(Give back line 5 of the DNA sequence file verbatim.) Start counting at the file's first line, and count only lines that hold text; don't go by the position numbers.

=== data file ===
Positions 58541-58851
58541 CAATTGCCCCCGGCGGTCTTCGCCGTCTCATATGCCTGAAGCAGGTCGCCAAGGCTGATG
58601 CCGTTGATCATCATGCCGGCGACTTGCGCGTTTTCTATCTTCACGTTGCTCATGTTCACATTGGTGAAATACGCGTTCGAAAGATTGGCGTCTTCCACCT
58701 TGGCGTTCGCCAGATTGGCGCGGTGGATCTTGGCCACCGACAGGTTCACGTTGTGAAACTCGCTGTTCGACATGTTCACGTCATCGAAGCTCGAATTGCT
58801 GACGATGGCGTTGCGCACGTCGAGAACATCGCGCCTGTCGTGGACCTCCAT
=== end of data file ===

58801 GACGATGGCGTTGCGCACGTCGAGAACATCGCGCCTGTCGTGGACCTCCAT